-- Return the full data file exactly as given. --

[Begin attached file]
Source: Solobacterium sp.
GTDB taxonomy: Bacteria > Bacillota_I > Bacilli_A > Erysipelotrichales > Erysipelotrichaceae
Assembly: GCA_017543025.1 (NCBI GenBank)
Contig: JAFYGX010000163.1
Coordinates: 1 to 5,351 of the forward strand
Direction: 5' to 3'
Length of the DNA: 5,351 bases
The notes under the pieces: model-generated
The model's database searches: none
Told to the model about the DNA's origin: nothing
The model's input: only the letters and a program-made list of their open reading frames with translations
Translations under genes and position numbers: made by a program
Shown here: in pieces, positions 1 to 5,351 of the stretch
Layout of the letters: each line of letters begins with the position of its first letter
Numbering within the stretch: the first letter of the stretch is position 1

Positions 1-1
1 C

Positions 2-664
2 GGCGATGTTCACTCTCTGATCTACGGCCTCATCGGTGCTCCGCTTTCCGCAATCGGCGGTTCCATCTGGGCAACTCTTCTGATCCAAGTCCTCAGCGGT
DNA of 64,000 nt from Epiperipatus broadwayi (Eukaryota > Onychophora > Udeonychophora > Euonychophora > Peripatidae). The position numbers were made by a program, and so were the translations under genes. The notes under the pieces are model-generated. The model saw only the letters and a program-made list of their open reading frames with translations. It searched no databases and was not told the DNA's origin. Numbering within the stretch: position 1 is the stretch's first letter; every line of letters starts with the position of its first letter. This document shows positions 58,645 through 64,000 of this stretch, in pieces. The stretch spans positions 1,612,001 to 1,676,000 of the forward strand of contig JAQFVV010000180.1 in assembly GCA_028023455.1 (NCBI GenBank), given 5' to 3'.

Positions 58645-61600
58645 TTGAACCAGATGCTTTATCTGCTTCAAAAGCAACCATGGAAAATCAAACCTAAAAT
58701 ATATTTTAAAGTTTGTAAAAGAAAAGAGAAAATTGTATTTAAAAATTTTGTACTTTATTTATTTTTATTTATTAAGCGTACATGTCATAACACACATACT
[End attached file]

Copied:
Source: Solobacterium sp.
GTDB taxonomy: Bacteria > Bacillota_I > Bacilli_A > Erysipelotrichales > Erysipelotrichaceae
Assembly: GCA_017543025.1 (NCBI GenBank)
Contig: JAFYGX010000163.1
Coordinates: 1 to 5,351 of the forward strand
Direction: 5' to 3'
Length of the DNA: 5,351 bases
The notes under the pieces: model-generated
The model's database searches: none
Told to the model about the DNA's origin: nothing
The model's input: only the letters and a program-made list of their open reading frames with translations
Translations under genes and position numbers: made by a program
Shown here: in pieces, positions 1 to 5,351 of the stretch
Layout of the letters: each line of letters begins with the position of its first letter
Numbering within the stretch: the first letter of the stretch is position 1

Positions 1-1
1 C

Positions 2-664
2 GGCGATGTTCACTCTCTGATCTACGGCCTCATCGGTGCTCCGCTTTCCGCAATCGGCGGTTCCATCTGGGCAACTCTTCTGATCCAAGTCCTCAGCGGT
DNA of 64,000 nt from Epiperipatus broadwayi (Eukaryota > Onychophora > Udeonychophora > Euonychophora > Peripatidae). The position numbers were made by a program, and so were the translations under genes. The notes under the pieces are model-generated. The model saw only the letters and a program-made list of their open reading frames with translations. It searched no databases and was not told the DNA's origin. Numbering within the stretch: position 1 is the stretch's first letter; every line of letters starts with the position of its first letter. This document shows positions 58,645 through 64,000 of this stretch, in pieces. The stretch spans positions 1,612,001 to 1,676,000 of the forward strand of contig JAQFVV010000180.1 in assembly GCA_028023455.1 (NCBI GenBank), given 5' to 3'.

Positions 58645-61600
58645 TTGAACCAGATGCTTTATCTGCTTCAAAAGCAACCATGGAAAATCAAACCTAAAAT
58701 ATATTTTAAAGTTTGTAAAAGAAAAGAGAAAATTGTATTTAAAAATTTTGTACTTTATTTATTTTTATTTATTAAGCGTACATGTCATAACACACATACT